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Spotted Wing Drosophila

Drosophila suzukii

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Damage | Description | Life Cycle | Management | For More Information

Summer fruit tortrix caterpillar and leaf damage on cherry
Adult male spotted wing drosophila. Photo: Martin Hauser, California Dept of Food and Agriculture
Summer fruit tortrix adult male at rest on leaf
Adult female (left) and adult male (right) on raspberry. Photo: Hannah Burrack, NC State Univ.
Summer fruit tortrix moth resting on a branch
Larva inside raspberry. Photo: Hannah Burrack, North Carolina State University,
Summer Fruit Tortrix Adult Female
Vinegar trap. Photo: Hannah Burrack, North Carolina State University,

The spotted wing drosophila is a vinegar or fruit fly of East Asian origin. It has been in Hawaii since the 1980s, but was first discovered in California in 2008, and Florida, Utah, the Carolinas, and Michigan in 2010. It has many hosts, but is most often attracted to grapes, cherries, peaches, blueberries, raspberries, strawberries, and other soft-flesh fruits.

First trap catch in New York


Spotted wing drosophila deserve notice because, unlike other fruit and vinegar flies which lay their eggs on past ripe or rotting fruit, they lay their eggs inside fresh fruit, often before harvest. Aside from the superficial scars left by the female's ovipositor (their egg-laying device), most damage is done by the maggots feeding inside the fruit. After only a few days, the skin will collapse and create craters in the fruit, making it susceptible to decays and rots. It is possible, however, for them to leave no visible impact on the fruit, only detectable once the fruit is picked and prepared for eating.


Just as one could imagine from the insect's common name, male spotted wing drosophila have a single black spot on the tips of their wings. Females lack this particular trait, making them more difficult to identify, but both genders have distinct red eyes. What sets female spotted wing drosophila apart from other fruit flies is the black, saw-tooth edges that line either side of their ovipositor. While spotted wing drosophila generally have striped abdomens like so many other fruit flies, females tend to have a wider black band at the very end. Spotted wing drosophila are a medium sized fruit fly, generally about 0.08-0.12 inches long.

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Life Cycle

Females use their ovipositors to cut through the surface of the fruit into the flesh, where they then lay approximately 1-3 eggs per fruit, 7-16 eggs per day. Damage is initially a small scar on the fruit's surface, but after 5-7 days of the larvae feeding inside, the skin collapses and the fruit may turn soft and begin to rot. The larvae then exit the fruit to pupate, taking anywhere from 3-15 days for adult flies to emerge. As adults, the lifespan of spotted wing drosophila can be as short as 8-14 days or, in mid-season at optimal conditions, as long as 3-9 weeks. In its native land of Japan, spotted wing drosophila have roughly 13 generations per year, and upwards of 10 per year are predicted to occur in the United States, depending on the climate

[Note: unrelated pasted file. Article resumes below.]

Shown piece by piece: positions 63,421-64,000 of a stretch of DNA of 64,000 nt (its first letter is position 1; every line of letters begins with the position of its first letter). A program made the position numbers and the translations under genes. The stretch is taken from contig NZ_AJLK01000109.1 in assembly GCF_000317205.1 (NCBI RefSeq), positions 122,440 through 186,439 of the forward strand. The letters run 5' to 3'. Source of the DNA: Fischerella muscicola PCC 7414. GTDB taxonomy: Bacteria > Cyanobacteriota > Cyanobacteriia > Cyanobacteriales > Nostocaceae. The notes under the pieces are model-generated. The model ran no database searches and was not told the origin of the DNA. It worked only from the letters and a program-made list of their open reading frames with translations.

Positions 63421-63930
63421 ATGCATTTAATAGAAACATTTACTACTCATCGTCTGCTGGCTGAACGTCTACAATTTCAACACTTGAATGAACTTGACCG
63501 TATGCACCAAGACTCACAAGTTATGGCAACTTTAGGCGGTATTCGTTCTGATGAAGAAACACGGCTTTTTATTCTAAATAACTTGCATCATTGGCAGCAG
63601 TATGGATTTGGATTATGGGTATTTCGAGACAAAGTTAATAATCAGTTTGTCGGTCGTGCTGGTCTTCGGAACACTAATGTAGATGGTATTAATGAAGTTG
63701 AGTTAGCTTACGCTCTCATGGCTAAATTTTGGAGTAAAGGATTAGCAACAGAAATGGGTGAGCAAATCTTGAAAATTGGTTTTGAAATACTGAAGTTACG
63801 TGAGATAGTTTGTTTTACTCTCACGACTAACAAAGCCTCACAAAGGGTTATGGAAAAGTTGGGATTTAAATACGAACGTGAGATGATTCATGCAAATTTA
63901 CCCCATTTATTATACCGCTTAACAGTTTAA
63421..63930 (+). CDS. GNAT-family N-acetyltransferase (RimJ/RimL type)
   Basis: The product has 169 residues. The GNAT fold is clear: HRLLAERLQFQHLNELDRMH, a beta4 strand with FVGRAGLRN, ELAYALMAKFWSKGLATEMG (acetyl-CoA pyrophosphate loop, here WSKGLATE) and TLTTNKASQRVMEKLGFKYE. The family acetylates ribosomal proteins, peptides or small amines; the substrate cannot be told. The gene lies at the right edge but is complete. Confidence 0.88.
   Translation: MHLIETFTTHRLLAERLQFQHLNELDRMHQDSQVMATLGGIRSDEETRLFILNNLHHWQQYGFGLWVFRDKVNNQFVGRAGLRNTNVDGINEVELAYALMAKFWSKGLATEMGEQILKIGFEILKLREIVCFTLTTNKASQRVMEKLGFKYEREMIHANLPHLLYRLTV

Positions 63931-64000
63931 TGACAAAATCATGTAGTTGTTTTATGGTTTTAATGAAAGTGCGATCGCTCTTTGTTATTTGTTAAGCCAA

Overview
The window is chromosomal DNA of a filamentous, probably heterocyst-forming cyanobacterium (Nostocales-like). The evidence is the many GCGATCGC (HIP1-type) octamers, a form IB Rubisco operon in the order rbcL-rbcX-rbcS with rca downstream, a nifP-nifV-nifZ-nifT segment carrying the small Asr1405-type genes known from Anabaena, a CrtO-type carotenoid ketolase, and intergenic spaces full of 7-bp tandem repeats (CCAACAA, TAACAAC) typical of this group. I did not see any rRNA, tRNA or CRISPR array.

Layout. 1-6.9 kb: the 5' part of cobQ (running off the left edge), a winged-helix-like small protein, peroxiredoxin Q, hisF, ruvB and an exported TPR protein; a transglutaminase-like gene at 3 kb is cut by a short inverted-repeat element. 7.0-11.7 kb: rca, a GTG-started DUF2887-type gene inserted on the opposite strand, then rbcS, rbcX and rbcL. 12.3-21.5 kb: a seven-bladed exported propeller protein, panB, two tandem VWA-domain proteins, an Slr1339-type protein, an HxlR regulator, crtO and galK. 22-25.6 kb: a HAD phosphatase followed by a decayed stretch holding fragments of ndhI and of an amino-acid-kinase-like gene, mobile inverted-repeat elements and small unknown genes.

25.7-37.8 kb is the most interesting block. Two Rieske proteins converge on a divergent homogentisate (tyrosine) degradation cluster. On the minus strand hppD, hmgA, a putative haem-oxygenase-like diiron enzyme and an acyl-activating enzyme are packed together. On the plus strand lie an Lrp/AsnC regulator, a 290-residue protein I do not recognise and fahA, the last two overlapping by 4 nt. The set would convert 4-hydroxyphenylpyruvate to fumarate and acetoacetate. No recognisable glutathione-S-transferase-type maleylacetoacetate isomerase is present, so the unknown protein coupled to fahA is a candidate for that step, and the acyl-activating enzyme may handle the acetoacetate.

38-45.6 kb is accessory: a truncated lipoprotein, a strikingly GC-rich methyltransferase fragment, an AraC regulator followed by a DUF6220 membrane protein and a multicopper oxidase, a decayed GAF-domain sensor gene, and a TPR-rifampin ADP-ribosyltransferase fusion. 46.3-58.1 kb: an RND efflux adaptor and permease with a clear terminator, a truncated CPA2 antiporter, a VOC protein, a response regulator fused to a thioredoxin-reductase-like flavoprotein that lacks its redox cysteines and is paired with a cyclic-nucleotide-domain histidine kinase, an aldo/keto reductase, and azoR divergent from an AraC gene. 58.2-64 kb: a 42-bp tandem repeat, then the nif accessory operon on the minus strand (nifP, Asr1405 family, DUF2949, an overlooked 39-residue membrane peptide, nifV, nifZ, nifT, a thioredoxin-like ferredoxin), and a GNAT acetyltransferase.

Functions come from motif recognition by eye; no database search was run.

The simplest means of monitoring for spotted wing drosophila is with a basic red wine/apple cider vinegar trap, although a mixture of yeast, sugar, and water has proven to be very effective as well. A plastic cup and secure lid with several medium-sized holes drilled around the top of the cup filled with an inch or two of either mixture can serve as a trap. Hang these from a tree branch or stake/pole in the ground with a strong but malleable wire in an area where SWD would likely be found. There are also commercial traps available. Traps work best when they are serviced/cleaned at least once per week; by placing a coffee filter or sieve inside a funnel, the funnel over a container to catch the trap liquid, the flies can be retrieved by dumping the trap's entire contents into the funnel. Because spotted wing drosophila have such small defining features, the only real way of knowing whether or not there are any in the trap is to look at all of the specimens under a dissecting microscope. A combination of trapping to know when they've arrived at the fruit planting, and immediate disposal of infested fruit is good practice for protecting crops.

For More Information

Spotted Wing Drosophila. 2012. NEIPM Regional Pest Alert.

SWD in NY Distribution Maps – 2012 (475k pdf file)

Cornell fruit blog

Cornell Fruit Resources, Berry Pest Alerts

Spotted Wing Drosophila Working Group, NE IPM

SWD Resource Database from the Northeastern IPM Center

Michigan State University’s SWD site

Spotted Wing Drosophila fact sheet, UC IPM Online

PA IPM, Spotted Wing Drosophila, Individual sections in PDF format:

SWD Part 1. Overview & Identification

SWD Part 2. Natural History

SWD Part 3. Monitoring

SWD Part 4. Management

Oregon State Univ., SWD website

Spotted wing drosophila - General information, NC Small Fruit & Specialty Crop IPM

Spotted Wing Drosophilia (SWD), New Hampshire Department of Agriculture, Markets & Food

USDA APHIS, Plant Protection & Quarantine Pest Alert

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Authored by Juliet Carroll and Kelsey Peterson, New York State Integrated Pest Management Program, Cornell University